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TO FEB. 28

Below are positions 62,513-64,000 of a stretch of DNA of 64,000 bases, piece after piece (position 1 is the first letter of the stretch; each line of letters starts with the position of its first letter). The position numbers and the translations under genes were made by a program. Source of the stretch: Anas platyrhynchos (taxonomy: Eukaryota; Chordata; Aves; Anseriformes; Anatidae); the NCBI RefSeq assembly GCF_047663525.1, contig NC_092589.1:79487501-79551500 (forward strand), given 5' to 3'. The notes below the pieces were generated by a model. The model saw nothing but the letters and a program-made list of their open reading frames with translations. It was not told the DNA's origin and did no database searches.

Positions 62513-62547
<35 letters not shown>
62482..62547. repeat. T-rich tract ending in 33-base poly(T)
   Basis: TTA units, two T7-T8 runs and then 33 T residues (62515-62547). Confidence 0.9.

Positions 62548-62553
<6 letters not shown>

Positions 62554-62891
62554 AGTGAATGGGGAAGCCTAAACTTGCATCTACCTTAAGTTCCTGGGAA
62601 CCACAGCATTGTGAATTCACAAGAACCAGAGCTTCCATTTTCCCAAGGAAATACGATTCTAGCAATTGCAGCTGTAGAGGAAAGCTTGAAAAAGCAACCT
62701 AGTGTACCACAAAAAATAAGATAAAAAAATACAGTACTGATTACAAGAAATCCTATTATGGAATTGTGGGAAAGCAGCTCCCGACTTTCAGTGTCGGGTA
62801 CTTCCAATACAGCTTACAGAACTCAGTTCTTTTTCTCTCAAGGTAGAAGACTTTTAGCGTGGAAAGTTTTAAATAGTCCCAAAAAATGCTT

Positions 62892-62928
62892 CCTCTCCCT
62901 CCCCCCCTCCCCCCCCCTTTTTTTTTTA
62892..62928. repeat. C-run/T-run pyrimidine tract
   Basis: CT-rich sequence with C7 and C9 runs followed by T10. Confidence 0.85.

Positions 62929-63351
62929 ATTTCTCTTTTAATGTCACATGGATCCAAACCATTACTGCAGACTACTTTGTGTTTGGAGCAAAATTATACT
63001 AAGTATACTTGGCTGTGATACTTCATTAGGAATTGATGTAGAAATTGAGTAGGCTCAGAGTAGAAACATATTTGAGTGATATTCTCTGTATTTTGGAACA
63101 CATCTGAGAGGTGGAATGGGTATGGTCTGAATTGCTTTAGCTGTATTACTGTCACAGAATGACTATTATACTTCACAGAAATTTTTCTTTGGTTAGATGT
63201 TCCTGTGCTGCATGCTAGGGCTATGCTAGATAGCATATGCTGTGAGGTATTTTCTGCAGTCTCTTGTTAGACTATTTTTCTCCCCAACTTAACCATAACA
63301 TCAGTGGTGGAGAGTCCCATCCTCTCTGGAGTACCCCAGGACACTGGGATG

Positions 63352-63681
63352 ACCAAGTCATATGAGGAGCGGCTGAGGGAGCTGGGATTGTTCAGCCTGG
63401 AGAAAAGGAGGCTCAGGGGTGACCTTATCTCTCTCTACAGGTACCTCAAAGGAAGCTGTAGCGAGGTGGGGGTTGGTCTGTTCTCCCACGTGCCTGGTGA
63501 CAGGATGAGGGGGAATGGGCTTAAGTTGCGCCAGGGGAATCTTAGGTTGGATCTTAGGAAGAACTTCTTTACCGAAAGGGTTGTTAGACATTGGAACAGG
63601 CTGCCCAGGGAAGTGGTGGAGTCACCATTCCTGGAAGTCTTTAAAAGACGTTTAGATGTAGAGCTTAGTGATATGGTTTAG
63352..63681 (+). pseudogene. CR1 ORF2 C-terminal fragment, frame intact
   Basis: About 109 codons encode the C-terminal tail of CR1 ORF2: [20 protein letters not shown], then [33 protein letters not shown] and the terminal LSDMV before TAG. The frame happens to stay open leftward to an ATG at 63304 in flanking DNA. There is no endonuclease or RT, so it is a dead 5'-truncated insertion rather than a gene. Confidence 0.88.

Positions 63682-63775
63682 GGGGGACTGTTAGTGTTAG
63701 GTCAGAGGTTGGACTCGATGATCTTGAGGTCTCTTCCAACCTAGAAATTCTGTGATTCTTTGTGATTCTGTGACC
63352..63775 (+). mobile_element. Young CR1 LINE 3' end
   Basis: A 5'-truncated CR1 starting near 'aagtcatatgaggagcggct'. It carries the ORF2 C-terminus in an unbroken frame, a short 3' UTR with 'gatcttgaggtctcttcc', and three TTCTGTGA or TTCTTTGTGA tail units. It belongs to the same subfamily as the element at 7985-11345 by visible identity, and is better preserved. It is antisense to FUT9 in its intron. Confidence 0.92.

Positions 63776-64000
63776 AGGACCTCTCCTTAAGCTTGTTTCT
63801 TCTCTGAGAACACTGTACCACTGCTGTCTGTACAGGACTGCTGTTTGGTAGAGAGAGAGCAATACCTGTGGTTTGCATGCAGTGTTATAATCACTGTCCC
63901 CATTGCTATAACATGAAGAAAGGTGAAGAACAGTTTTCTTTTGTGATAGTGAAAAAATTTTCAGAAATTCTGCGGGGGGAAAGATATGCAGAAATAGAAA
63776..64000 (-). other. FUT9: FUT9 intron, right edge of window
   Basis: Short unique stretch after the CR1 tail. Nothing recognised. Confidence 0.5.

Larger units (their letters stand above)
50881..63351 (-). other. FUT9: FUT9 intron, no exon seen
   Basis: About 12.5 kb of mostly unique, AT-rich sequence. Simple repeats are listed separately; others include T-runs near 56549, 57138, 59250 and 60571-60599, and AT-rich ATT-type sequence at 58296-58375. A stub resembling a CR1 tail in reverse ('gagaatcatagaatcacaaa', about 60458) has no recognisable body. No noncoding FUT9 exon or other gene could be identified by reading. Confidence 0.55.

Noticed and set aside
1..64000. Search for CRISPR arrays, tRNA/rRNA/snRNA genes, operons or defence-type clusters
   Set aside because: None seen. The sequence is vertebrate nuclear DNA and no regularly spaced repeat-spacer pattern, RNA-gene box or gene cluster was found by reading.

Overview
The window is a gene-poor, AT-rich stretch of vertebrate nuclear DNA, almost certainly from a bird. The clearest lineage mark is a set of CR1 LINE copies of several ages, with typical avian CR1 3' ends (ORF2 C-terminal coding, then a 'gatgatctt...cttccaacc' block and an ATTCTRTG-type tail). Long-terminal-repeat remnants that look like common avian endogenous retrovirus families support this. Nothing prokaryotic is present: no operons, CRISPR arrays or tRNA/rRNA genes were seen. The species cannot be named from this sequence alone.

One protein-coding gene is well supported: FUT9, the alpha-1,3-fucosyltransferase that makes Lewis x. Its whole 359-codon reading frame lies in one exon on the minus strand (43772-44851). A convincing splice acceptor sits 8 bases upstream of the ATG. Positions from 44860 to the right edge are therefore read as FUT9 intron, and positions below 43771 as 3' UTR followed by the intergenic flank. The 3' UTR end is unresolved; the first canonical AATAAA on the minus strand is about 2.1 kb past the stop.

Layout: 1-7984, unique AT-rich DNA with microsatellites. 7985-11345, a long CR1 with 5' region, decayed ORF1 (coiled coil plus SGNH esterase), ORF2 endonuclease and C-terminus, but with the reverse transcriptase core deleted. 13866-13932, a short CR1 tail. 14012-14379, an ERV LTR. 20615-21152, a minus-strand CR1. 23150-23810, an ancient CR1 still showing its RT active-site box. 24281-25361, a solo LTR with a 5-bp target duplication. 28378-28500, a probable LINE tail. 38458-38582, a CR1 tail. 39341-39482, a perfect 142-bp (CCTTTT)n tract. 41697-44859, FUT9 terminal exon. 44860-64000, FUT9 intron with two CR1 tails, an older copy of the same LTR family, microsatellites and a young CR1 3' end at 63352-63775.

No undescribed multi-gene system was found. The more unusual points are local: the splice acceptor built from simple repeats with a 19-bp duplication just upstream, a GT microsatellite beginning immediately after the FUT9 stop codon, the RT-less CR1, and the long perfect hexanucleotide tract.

Wrapped in their chadors, Iran’s women are indeed hidden, yet they’re more visible than their counterparts in many other Islamic nations. Women’s issues animate some of the best contemporary Iranian films, and the country boasts as many prominent women directors as Hollywood. This series of recent work by female Iranian filmmakers takes its title from The Hidden Half (at 7 p.m. Friday, Feb. 28), Tamineh Milani’s study of a housewife whose slumbering politics are reawakened by a murder case; the film was sufficiently controversial to send Milani to jail briefly. Equally urban and immediate are Rakhshan Bani-Etemad’s Under the Skin of the City (at 7 p.m. Friday, Feb. 21, and at 2 p.m. Sunday, Feb. 23), about a textile-factory-worker matriarch whose four children include a son who plans to make his fortune in Japan and a daughter who’s regularly beaten by her husband; and Manijeh Hekmat’s Women’s Prison (at 7 p.m. Friday, Jan. 24, and at 2 p.m. Sunday, Jan. 26), based on the true story of a woman who killed her stepfather to protect her mother. There are also examples of the poetic (and rural) side of Iranian cinema, including Maryam Shahriar’s Daughters of the Sun (pictured, at 7 p.m. Friday, Jan. 17 and at 2 p.m. Sunday, Jan. 19 at 2 p.m.), an almost wordless account of a girl who poses as a boy to work for a merciless weaver; and Samira Makhmalbaf’s Blackboards, a visually stunning look at itinerant teachers in the mountainous Kurdish region. (It’s shown with her brother Maysam’s How Samira Made Blackboards at 2 p.m. Sunday, Feb. 9.) The series runs to Friday, Feb. 28, at the Freer Gallery of Art’s Meyer Auditorium, 12th and Jefferson Drive SW. Free. (202) 357-4880. (Mark Jenkins)